The last night I was there, at the medieval village, I was feeling maudlin. I hoped the runner would appear with a spliff like he had a couple of nights before, and maybe wine, rather than beer for my last night, but I knew the Ozzie was more likely to go for beer. I was edgy I think. Perhaps it was a sort of gate fever. Perhaps I was already feeling nostalgic for the past few days that would soon be over. I lit the fire early. I’d dragged enough dead wood out of the plantation to stage an impromptu bonfire night. It was pine, dead, brittle, white as bone. It burned brightly and crackled like frying bacon.

            I sat staring into the flames. There was something absurd about it. The temperature all day had been in the eighties. The air was still and hot, as brittle and bright as the dead wood. The last thing you needed was a fire, you’d have thought. But it’s the flames we love as much as the heat, perhaps more so. It was the flames I loved. I was sitting there in shorts and a T shirt, staring into the flames when I heard the sound of the quad bike on the track. It’s funny, I always remember that bike as if it were a four-wheeler, but I don’t think they’d even been invented by then.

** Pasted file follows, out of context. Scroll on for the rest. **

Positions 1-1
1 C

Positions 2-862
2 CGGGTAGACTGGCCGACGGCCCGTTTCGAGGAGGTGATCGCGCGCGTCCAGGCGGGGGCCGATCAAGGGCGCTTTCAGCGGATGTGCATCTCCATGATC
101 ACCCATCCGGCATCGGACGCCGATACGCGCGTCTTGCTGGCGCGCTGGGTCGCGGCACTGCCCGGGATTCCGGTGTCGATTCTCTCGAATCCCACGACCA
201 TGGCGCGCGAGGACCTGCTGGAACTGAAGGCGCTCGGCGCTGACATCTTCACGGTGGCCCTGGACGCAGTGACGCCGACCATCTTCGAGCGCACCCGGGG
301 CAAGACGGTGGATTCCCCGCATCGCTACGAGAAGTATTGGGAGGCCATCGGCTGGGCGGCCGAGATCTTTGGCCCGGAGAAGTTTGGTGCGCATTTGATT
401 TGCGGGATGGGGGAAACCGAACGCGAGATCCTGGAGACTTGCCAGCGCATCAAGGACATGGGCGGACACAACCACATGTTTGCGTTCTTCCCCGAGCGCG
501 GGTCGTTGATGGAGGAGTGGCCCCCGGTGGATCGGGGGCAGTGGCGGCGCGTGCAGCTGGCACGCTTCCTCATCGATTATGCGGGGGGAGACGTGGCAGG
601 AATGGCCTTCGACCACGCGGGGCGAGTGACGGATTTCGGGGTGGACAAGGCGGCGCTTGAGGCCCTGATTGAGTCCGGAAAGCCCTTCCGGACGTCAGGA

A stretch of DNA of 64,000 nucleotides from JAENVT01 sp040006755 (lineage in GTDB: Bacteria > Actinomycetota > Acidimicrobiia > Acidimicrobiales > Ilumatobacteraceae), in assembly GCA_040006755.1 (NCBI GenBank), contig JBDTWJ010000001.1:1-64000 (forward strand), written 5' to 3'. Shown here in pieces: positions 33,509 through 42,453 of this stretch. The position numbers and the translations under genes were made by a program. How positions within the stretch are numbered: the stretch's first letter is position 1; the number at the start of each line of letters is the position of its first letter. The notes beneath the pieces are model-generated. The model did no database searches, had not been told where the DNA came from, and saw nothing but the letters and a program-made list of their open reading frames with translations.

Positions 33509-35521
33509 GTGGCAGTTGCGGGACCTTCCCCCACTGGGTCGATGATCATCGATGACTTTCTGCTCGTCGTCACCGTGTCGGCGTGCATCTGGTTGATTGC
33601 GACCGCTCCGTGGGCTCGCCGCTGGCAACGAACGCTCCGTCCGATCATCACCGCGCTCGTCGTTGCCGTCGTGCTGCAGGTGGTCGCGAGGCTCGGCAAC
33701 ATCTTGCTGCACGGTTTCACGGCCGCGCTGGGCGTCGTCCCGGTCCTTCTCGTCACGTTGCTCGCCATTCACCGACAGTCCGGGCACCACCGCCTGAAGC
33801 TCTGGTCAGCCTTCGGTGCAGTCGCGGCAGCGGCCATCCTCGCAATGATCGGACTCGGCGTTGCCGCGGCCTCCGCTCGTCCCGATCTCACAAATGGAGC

The head that bobbed above the stone wall was lower down than usual, and smaller. As she drove into view I realised it was Stephanie, riding the quad bike, helmetless and seated. I thought my dreams must have come true, but I was scared shitless too.

            I sent Bin home early, she said, and I brought enough for two. I thought you might like wine, for your last night. She clutched two bottles of red in one hand, and in the other she balanced the flat cardboard box of a take-away pizza, though in those days there were no take-away pizzas, not in a place like Ambleside.

            I got the chef at the Salutation to make them for me, she said.

            Darkness falls gradually in the mountains in high summer. The heat leaks slowly out of the air, and seeps slowly back in from the stone walls and the bedrock into which it has soaked all day long. The clear blue of the sky fades to bands of subtle colours, tinged with purples, pinks, and yellows, and the false horizons of the mountain sides turn to black. Stars are pinheads of light that have penetrated the dome of the heavens, and as the colours leech out and the light fades they brighten to diamond sharpness. Sometimes it makes you catch your breath, as if to continue with ordinary breathing might crack its fragile beauty.